Housing prices have gone down across the United States in the last 5 years. In some areas, prices are down by 50% or more. Of course, other areas have seen smaller declines and there might even be a few areas that haven't seen declines. But where will housing prices, in general, go from here?
This analysis is a generalization as housing prices can vary and do different things from region to region. For example, I wouldn't recommend buying a house in Detroit, regardless of what the overall housing market does in the U.S.
There are a lot of pros and cons for buying a house today. There was a huge bubble in real estate and we have seen the bubble pop. The question remains if the bubble has completely deflated yet. It is hard to say because the government has worked hard in trying to prop up prices or at least decreasing the rate of decline.
There are a lot of people underwater in their homes now. They owe more for their mortgage than what their house is worth. There a lot of short sales and foreclosures. A good portion of these need to be cleared before housing prices will go up again. In addition, it is hard to say how many people would like to sell but aren't even trying right now because of the depressed market.
There are certainly a lot reasons to be bearish on housing right now. With that said, there may be one very good reason to be bullish. That reason is the Federal Reserve's monetary policy. While it is the Fed's policies that caused the original bubble in the first place, the Fed is creating new money like never before and it will continue at least through June, unless they cancel QE2.
If you are looking to buy a house as your primary residence, I don't think you should be too concerned about the short-term outlook on housing prices. Instead, you should be asking yourself other questions. Can I afford the payments each month? Do I have money for a down payment? Can I afford all of the other expenses with home ownership? Do I plan to stay in the house for several years?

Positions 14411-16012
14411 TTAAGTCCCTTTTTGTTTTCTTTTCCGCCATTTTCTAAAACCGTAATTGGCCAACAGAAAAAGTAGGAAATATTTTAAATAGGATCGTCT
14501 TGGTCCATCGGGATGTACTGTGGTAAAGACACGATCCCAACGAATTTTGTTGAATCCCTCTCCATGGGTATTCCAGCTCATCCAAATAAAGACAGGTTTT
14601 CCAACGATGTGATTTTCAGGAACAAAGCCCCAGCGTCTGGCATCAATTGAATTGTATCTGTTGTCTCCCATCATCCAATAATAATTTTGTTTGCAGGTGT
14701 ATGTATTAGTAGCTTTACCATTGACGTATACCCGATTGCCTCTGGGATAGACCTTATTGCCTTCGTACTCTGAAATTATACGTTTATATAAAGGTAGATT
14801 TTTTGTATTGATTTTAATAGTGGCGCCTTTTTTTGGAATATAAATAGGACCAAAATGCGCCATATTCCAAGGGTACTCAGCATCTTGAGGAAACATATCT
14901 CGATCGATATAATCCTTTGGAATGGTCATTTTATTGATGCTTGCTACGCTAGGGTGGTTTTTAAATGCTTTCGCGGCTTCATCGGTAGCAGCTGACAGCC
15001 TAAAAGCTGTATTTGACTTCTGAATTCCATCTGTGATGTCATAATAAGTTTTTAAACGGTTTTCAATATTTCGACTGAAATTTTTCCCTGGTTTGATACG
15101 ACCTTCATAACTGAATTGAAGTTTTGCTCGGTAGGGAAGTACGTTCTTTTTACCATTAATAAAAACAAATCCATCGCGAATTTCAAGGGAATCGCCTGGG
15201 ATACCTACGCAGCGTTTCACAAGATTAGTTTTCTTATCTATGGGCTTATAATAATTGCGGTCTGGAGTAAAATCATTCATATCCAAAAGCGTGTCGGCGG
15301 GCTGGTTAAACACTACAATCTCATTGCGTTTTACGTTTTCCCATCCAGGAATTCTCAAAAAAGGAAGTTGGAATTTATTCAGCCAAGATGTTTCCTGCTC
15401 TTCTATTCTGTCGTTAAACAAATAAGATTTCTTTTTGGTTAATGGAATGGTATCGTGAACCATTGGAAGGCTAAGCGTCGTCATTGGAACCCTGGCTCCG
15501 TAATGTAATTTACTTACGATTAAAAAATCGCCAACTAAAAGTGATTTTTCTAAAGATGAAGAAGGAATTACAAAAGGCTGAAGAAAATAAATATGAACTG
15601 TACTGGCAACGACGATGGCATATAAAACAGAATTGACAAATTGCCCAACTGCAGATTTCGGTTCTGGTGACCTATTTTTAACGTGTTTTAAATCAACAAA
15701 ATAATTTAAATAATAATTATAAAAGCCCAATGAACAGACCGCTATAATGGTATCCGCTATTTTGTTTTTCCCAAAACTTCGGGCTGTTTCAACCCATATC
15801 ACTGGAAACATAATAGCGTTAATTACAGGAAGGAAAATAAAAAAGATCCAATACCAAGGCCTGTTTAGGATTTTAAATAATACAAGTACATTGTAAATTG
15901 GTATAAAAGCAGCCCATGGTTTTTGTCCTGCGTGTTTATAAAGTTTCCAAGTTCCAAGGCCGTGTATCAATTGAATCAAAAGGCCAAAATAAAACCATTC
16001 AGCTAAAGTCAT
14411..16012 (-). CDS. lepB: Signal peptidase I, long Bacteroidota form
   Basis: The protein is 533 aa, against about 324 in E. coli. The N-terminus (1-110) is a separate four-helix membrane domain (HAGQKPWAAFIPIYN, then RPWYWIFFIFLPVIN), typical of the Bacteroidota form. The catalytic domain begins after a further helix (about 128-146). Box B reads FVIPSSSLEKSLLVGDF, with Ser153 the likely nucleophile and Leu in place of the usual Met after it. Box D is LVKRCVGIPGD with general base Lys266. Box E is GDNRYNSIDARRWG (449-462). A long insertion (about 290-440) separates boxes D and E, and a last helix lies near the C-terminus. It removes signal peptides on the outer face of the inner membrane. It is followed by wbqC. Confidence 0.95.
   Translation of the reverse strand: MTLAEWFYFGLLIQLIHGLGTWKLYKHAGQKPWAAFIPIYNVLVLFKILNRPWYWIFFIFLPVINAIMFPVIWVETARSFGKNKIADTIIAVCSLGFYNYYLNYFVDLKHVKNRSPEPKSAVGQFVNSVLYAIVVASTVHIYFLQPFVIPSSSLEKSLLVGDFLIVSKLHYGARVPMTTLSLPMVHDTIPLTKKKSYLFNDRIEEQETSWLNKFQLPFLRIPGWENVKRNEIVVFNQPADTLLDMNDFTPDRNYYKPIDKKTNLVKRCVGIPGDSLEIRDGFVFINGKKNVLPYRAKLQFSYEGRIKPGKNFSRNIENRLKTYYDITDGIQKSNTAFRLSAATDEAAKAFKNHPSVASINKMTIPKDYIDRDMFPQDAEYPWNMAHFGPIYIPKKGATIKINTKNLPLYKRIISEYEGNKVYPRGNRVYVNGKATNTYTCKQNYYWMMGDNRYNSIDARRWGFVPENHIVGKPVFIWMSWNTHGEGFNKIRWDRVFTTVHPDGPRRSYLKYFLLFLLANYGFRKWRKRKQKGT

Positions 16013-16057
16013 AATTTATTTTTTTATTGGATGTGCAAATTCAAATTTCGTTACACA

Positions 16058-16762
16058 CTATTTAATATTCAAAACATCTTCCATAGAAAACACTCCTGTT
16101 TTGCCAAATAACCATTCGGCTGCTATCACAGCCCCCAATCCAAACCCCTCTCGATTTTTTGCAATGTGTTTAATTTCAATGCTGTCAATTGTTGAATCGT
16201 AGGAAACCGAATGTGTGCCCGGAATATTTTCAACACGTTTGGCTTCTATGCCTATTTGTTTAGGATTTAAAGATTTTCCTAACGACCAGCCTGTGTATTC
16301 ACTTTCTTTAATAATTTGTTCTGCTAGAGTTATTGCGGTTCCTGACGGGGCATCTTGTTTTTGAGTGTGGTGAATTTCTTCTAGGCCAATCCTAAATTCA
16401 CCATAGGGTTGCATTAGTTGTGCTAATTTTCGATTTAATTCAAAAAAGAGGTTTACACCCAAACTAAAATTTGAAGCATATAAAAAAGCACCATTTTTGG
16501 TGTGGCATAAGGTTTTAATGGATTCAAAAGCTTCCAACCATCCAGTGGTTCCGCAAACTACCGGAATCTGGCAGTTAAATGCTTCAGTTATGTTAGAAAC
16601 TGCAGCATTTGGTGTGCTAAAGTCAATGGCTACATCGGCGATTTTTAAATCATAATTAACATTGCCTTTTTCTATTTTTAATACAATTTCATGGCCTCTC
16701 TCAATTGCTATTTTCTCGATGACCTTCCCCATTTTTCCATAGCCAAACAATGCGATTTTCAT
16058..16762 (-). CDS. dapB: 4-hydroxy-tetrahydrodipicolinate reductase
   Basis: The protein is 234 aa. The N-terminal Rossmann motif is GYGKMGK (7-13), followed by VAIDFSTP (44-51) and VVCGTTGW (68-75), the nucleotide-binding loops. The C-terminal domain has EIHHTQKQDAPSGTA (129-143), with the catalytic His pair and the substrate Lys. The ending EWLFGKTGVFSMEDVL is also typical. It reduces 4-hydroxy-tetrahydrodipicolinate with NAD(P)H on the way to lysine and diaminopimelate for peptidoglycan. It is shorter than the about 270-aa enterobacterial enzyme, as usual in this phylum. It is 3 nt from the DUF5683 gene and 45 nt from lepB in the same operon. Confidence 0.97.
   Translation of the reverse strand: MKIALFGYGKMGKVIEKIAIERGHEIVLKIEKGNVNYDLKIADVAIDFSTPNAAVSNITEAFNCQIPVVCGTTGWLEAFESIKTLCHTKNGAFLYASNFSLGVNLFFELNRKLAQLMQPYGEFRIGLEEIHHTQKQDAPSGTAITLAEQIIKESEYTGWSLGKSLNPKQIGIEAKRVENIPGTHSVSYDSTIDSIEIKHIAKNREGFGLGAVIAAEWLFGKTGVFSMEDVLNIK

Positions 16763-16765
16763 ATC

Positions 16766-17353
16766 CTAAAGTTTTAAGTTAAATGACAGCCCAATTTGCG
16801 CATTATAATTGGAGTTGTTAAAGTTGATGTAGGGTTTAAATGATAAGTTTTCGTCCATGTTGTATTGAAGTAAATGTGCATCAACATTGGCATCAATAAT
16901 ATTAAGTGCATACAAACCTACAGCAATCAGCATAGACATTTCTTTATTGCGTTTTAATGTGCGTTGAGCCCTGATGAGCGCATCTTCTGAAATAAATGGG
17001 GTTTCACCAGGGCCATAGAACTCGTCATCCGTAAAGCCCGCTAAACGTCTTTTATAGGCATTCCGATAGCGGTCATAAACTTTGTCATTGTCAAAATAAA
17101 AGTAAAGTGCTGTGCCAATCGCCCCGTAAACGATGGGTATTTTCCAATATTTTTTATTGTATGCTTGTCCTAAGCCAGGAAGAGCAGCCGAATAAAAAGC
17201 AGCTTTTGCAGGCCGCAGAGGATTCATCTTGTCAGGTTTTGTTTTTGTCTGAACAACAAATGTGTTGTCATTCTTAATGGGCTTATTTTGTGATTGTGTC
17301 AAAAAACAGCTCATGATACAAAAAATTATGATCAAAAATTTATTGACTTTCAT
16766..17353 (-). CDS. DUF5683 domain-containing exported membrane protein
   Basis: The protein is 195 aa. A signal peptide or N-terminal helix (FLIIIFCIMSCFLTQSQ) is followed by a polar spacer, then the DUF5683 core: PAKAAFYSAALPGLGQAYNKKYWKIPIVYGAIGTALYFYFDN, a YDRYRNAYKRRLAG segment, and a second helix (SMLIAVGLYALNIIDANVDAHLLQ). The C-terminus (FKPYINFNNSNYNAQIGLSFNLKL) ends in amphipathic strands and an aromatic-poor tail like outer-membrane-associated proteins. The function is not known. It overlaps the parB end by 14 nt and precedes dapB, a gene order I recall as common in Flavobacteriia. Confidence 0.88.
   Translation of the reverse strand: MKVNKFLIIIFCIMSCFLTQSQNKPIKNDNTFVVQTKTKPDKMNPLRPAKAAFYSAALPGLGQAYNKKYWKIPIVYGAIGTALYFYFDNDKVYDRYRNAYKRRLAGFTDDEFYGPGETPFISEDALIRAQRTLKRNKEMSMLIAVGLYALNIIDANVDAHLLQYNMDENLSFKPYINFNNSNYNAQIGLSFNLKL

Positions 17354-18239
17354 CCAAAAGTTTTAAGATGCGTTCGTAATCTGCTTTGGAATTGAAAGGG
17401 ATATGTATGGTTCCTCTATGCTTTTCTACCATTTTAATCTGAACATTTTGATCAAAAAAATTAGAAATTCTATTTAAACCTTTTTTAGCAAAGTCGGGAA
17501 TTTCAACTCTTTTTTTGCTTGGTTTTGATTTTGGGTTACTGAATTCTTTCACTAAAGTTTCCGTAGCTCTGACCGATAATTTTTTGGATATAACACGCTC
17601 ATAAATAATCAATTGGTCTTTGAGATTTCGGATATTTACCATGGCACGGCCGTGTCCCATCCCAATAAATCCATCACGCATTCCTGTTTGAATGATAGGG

If you are answering yes to all of these questions, then perhaps you should buy a house for your primary residence, as opposed to renting. Interest rates are not quite as low as 6 months ago, but they are still very low by historical standards. If you can lock in a 30-year fixed rate mortgage, then you will pay it back in depreciated dollars.
If you are looking to buy an investment property, then the most important thing to look at is your payments vs. the rent. When you consider your payments, you have to factor in the mortgage, the property taxes, association fees, homeowners insurance, repairs, and possibly a management company. If you add up all of these things and average them on a per month basis and you can collect rent that is higher than this amount, then it is probably a good investment property if it is in a decent area.
The biggest indicator of a bubble five years ago was rents vs. prices. You could rent a place for far less than your monthly mortgage payments on a similar place. It meant that prices either needed to come down or rents had to go up. In a situation where rents are higher (as we are beginning to see in some areas), then either rents will go down or housing prices will go up.
I think we will see some more in the way of price decreases in the near future. But interest rates are a wild card right now and there are more signs of price inflation. Even if housing prices don't go up in real terms, they may go up in nominal terms due to the falling dollar. This will be good for people with a fixed rate mortgage. You can pay off your lender in money that is worth less and less each passing day.